The Nuggets are Zen

Isn’t it weird how on a hike you can get a view of a place that looks like you used a drone, when it is just the way the trail goes…

I’d seen photos of The Nuggets on-line as I planned my visit to the Caitlins. I wasn’t sure what to expect of the region, but I knew that I wanted to walk out to this lighthouse and the rocks that go by the name of The Nuggets, or Nugget Point or Kaka Point.

Feeling like I was at the “end of the world” my thoughts turned to the climate crisis, the whaling genocide of last century, and inspired a collage…

The parking lot at 11:00 a.m. contained a handful of cars. Along the trail I encountered only about two dozen other people in small groups over the 3 miles roundtrip. There were times along the walk that I felt a beautiful solitude. Noise also played tricksy as I was sheltered from the sound of wind and surf by the ridge, until I stepped out (almost to the lighthouse) and it returned with a roar.

Product placement: The path to the lighthouse was very easy terrain and my Allbirds did the job!

I truly enjoyed the experience and could have stayed longer at points along the way. It would be a great picnic spot with some advance planning.

Whoopsie National Geographic Traveler! This is not Cape Reina, it is Nugget Point. Only at the complete opposite end of the country. This is the second time I’ve caught America’s geographer out. The other time was with the parent magazine when they asked UC Davis to review an article on The Great Central Valley and their map showed Gilroy in the San Joaquin Valley.


Big Day Out on Tiri Tiri Matangi

Just saying the name of the island is a delight: Tiri Tiri Matangi. It is an inspiring example of intentional habitat restoration and a testament to the 100,000 volunteers who have transformed it from an over-grazed sheep ranch into native bush with a dozen rare NZ birds.

little blue penguin nesting box made of rock
little blue penguin nesting box made of rock

I read about it some time ago and finally managed to carve out the entire day you need to ferry from Auckland to enjoy this wonderful bird sanctuary. The ferry only leaves the Auckland harbor once a day at 9:00 a.m. and returns by 5:00 p.m. The cost per adult is $66 and there is no additional charge to enter the wildlife reserve.

The ferry ride is comfortable depending on the weather, and I recommend, as in all outdoor NZ adventures, wearing layers and bringing a waterproof jacket. Volunteer guides sell maps of the island for $1 NZ and the money supports the restoration work. There are signposts on the island, but come on, you can give a $1 for a good cause and a better map!  The key to the success of the island as a bird sanctuary is the removal of all predators. It made me giggle to think of checking my backpack for mice, but seriously, I would not want to be the jerk who brought a pest onto the island. Similarly you’ll be asked to take every scrap of trash out with you and to bring your lunch in a plastic container as a further pest precaution.

Similarly, the volunteer guides will give you a walking tour for a $5 NZ donation to the restoration work. This is a bargain as they are very knowledgeable and passionate. Your group leader is randomly assigned (you can stay with your people) and the group selects what level of walk you want (and how long). Be aware, that in spite of the many, many hours of volunteer service to improve the trails, they are still very steep in places.  If you have mobility challenges, there is a paved road that goes to the lighthouse and visitor center. Also, it should go without saying to wear appropriate shoes, yet one woman had shoes that “couldn’t get muddy.”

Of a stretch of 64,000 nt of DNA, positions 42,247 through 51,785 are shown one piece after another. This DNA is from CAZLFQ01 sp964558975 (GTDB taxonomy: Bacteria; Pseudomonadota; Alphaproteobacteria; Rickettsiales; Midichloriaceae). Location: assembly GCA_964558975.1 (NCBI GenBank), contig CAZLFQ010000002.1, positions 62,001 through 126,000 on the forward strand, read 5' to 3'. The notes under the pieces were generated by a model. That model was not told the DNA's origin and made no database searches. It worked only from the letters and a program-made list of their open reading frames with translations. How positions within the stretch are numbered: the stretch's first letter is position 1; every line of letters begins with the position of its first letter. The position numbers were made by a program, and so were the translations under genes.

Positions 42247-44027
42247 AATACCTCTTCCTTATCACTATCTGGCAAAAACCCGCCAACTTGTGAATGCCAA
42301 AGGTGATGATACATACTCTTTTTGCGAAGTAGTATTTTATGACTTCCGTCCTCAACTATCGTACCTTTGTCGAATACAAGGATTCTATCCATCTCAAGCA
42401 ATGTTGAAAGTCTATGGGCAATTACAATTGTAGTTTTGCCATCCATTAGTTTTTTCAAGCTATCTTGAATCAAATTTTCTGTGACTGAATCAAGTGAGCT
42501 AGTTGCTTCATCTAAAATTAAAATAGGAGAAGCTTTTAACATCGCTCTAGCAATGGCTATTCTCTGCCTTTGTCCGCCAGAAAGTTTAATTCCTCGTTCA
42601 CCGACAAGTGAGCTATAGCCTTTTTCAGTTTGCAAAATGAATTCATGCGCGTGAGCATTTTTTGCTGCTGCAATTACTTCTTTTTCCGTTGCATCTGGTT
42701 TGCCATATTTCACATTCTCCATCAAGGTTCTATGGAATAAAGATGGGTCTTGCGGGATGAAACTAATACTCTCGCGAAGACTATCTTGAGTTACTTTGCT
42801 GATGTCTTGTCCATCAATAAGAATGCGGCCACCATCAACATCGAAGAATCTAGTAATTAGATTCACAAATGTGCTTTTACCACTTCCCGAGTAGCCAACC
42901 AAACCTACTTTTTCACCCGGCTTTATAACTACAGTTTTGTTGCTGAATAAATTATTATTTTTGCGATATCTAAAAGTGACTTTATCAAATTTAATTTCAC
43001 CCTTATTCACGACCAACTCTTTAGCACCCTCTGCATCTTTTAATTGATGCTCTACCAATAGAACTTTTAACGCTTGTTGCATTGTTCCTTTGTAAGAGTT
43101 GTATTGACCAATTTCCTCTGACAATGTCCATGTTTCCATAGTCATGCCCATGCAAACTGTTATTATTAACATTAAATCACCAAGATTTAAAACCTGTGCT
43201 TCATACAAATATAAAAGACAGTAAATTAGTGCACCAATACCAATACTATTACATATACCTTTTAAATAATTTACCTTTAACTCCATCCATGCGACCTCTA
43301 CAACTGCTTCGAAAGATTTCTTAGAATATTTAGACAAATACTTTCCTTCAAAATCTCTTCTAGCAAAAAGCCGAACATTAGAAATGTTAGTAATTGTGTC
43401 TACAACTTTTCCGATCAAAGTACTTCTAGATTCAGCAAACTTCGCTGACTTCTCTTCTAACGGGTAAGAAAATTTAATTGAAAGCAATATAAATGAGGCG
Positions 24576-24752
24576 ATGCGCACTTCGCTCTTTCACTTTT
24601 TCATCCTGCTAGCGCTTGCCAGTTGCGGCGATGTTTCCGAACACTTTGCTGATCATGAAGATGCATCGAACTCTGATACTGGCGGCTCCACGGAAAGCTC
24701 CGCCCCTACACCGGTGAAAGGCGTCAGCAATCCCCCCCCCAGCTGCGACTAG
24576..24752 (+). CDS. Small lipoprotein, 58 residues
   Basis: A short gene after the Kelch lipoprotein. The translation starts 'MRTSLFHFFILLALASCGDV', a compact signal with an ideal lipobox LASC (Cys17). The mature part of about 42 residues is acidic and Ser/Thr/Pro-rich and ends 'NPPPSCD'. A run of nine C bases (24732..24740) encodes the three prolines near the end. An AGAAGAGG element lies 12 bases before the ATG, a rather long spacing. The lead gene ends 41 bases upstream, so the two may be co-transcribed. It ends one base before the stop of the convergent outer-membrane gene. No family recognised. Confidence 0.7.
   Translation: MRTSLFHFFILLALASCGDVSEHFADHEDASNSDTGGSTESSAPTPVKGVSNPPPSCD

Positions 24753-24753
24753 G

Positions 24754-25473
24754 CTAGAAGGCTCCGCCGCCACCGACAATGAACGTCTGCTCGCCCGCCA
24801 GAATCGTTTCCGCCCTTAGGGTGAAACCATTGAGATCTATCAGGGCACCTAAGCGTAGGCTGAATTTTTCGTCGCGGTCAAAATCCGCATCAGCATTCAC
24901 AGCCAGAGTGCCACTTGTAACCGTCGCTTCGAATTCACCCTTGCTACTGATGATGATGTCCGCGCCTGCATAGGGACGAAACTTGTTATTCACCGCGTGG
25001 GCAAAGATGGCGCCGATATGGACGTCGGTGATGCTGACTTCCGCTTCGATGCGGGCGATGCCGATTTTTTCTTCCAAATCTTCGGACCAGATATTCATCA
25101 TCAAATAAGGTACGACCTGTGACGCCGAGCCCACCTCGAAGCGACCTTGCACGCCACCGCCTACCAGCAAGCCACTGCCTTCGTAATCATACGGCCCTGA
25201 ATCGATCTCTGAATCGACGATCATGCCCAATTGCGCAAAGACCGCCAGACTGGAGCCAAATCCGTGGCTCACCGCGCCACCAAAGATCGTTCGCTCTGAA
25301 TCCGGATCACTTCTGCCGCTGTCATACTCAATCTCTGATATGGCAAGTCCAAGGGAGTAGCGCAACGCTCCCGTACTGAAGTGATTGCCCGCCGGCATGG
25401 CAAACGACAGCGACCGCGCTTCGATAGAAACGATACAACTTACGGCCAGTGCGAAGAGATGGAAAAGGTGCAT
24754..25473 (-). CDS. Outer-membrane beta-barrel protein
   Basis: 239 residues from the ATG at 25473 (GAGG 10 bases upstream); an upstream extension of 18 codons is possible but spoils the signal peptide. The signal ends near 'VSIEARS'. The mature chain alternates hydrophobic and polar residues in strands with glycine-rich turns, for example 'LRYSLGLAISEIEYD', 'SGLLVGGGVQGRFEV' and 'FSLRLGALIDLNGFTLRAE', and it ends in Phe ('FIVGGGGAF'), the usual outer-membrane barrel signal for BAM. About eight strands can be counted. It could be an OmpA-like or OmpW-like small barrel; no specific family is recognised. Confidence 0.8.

View the penguins through the hatch window; unless there is a sign saying "do not disturb"
View the penguins through the hatch window; unless there is a sign saying “do not disturb”

Almost as soon as we left the dock and headed down the trail we came to the little blue penguin nests. One of the advantages of the reserve is that it provides ample opportunity for scientific study only a 75 minute ferry ride from the largest NZ city. I learned about the island from guidebooks and from reading Jacqueline Geurts’ book, The Ecology of Little Blue Penguins. She did her research on Tiri. We were able to see a blue penguin at rest by lifting the hatch.

We continued on the hike and listened to the songs of various rare and endangered New Zealand birds. The restored bush was also lovely and it is outgrowing its “planted look”.  The volunteers have set up various viewing experiences to better show off bird behavior, such as the tui feeding station near the visitor’s center. I am not an avid birder and even I caught the enthusiasm of our guides and strained to hear and see birds. Binoculars are a terrific idea.

Our guide Trish did a super job of explaining the history of Tiri. This video clip explains it best.

We finished our guided walk at the lighthouse and visitor center. There is free coffee and tea at the visitor center and picnic benches both indoor and out. By this time we had hiked a couple of hours and the wind had really kicked it up a couple of notches.

Top of Tiri Tiri Matangi is the automated lighthouse
Top of Tiri Tiri Matangi is the automated lighthouse

There is a gift shop and I did make some “additional donations” to the restoration effort. A kind volunteer put my name on my shopping bag and brought it to the boat launch at the end of the day (like duty free without the alcohol).

There is something so soothing and lovely about a walk in the bush. The best way to experience is through photos.

I love the tui bird so I was thrilled to see so many at once!
I love the tui bird so I was thrilled to see so many at once!
Very, very old Pohutukawa tree near beach on Tiri
Very, very old Pohutukawa tree near beach on Tiri
Ponga tree fern; the symbol of New Zealand
Ponga tree fern; the symbol of New Zealand